A motion in Parliament to mark the third anniversary of the Christchurch mosque terror attacks found MPs reflecting on how there is still work to do to counter extremism and hate speech.
Three years on from an attack that few New Zealanders predicted, the Parliament could hardly ignore a global phenomenon which recent events have further demonstrated this country is not immune to.
The MPs who spoke on today’s motion zeroed in on the pain caused to the terror attacks' most affected victims, the Muslim community, devastated families and traumatised survivors, but there was also an acknowledgement of the strong values displayed in the national response.
Moving the motion, Prime Minister Jacinda Ardern recalled efforts by Parliament following the attacks to legislate for firearms reform and also establish more effective counter-terror laws.
“The 17 minutes of terror that was livestreamed on social media on March 15 remains available on some parts of the web despite measures to take it down. It's clear the terrorist had spent a great deal of time in the deepest recesses of the web, spiralling into extremism. And so two months after the attack, alongside France, we brought together heads of state and government and leaders from the tech sector to adopt the Christchurch Call, to eliminate terrorist and violent extremist content online.”
According to Ardern, the Christchurch Call community is growing, with dozens of countries and online service providers having signed up.
“We pledged to work with each other and with civil society to tackle the underlying causes of terrorism and violent extremism and to develop technical solutions that improve the online environment, and make social media platforms less hospitable to terrorists and violent extremists. We have made substantial progress but the work continues, including on our own social cohesion agenda.”
But the sense that much more work is needed to prevent a repeat of something like the mosque attacks was spelt out clearly by the Greens MP Golriz Ghahraman who warned that history repeatedly showed that if left unchecked, hate speech begets atrocities.
She lamented the way that police and national security agencies failed to see the threat posed by white supremacists before 15 March 2019 because they were more focussed on the perceived threat of the Muslim community itself as well as Māori activists. Meanwhile, problems of hate fester on.
“Every minority in New Zealand knows that threat in online spaces and bleeding into our everyday lives. Our Muslim whānau, Māori - our East Asian and Pacific communities saw it with the racist threats after Covid - our rainbow community, trans women. And it spreads online. As leaders, we have to stop and listen.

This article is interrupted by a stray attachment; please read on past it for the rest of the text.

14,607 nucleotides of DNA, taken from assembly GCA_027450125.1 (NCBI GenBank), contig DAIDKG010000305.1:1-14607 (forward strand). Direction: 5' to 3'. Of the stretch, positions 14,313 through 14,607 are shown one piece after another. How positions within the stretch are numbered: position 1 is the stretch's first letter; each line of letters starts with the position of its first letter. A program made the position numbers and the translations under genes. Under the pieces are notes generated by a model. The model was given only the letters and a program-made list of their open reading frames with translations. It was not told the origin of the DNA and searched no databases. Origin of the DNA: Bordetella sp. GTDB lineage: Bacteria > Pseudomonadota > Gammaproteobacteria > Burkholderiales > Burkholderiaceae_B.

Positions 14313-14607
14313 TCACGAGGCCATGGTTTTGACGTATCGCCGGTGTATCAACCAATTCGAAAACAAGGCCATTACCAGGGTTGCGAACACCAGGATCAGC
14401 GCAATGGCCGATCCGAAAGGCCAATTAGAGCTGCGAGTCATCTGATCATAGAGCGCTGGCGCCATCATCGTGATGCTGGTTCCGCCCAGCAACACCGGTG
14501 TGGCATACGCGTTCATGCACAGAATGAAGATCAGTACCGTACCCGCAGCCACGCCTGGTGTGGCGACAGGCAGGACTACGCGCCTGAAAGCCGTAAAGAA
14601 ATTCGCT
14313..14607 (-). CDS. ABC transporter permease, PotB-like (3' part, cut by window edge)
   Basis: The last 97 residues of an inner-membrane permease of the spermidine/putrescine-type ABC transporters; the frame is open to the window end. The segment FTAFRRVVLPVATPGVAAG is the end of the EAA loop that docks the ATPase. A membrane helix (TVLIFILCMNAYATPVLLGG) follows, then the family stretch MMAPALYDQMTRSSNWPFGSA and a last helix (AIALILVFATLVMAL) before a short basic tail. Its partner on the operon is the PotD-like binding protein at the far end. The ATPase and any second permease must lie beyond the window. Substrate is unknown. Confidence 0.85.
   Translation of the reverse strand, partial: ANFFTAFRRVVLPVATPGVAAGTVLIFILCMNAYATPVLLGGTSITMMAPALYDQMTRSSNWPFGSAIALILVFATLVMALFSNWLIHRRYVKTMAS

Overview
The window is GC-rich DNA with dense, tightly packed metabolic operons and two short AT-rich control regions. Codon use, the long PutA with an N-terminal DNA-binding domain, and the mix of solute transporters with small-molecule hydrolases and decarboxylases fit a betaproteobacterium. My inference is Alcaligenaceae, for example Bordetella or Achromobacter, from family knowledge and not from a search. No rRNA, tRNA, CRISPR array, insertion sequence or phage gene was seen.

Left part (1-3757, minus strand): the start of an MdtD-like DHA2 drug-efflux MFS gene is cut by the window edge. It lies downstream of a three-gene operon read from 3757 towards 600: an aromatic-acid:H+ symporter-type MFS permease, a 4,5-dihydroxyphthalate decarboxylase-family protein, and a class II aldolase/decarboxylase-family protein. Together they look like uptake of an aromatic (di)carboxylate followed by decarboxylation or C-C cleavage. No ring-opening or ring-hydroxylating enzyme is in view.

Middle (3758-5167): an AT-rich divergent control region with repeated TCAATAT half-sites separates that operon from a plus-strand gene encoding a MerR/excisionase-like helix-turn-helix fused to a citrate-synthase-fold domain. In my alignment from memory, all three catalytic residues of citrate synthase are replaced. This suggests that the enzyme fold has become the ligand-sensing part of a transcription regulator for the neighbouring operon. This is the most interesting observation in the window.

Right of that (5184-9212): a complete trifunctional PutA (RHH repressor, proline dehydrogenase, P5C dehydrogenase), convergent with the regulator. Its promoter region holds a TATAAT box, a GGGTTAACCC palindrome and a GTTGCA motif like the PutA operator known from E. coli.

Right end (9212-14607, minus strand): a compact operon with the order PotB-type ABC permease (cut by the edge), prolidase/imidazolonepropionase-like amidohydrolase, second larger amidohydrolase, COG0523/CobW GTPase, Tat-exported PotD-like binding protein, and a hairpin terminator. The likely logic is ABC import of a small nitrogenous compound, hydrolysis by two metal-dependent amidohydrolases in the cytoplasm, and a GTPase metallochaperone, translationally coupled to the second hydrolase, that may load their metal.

“The truth is that this is a global phenomenon—disinformation deliberately spread, eventually radicalising and making us all unsafe. We can no longer depend on the goodwill of online platforms to police themselves. Facebook doesn't care about our marginalised communities. Twitter doesn't care. Google and YouTube only took down that video on the day because they were forced,” Ghahraman said.
“The violence and vitriol of the recent protests outside Parliament with elements of far-right hate, with signs of white supremacy, taking advantage of disillusion, grifting disinformation, is a perfect example of that. The royal commission told us we need hate speech laws. We need hate crimes defined. The New Zealand Police wants that. It's time to act. That is what compassion would look like."
Recognising a positive to come out of what is now forged in the country’s history as a day of utter horror and pain, Labour MP Ibrahim Omer cited the values displayed by New Zealand in the immediate aftermath of the attacks.
“I think of our community organisations who dropped everything they were doing and rushed to offer their services to the impacted communities. Finally, I think of all New Zealanders who were at home and went out into their local communities and wrapped their arms around their neighbours and communities,” he said.
“It's important to remember that the terrorist utterly failed. The plan to turn the whole country against each other was fruitless.”
The mosque attacks bookend a chaotic three years in which the government has had to grapple not only with terrorism, but a major natural disaster, an ongoing pandemic, a war wreaking havoc on the economy and, quite recently, an occupation of parliament grounds by a dishevelled protest hijacked by extremists.
“There’s no doubt the last three or four years have been incredibly disruptive both in New Zealand and around the world. The word ‘unprecedented’ has been used very widely and I think quite appropriately,” said the Leader of the House, Chris Hipkins.
“I never would have imagined that we’d be confronting so many things in rapid succession. But New Zealanders have proven to be incredibly resilient and incredibly adaptable. I think we can all be proud as a country of the way we’ve responded collectively to those challenges.”
What next challenge is around the corner, no one really knows, but the idea of building resilience is one we can expect to hear more of in parliament during this time of upheaval.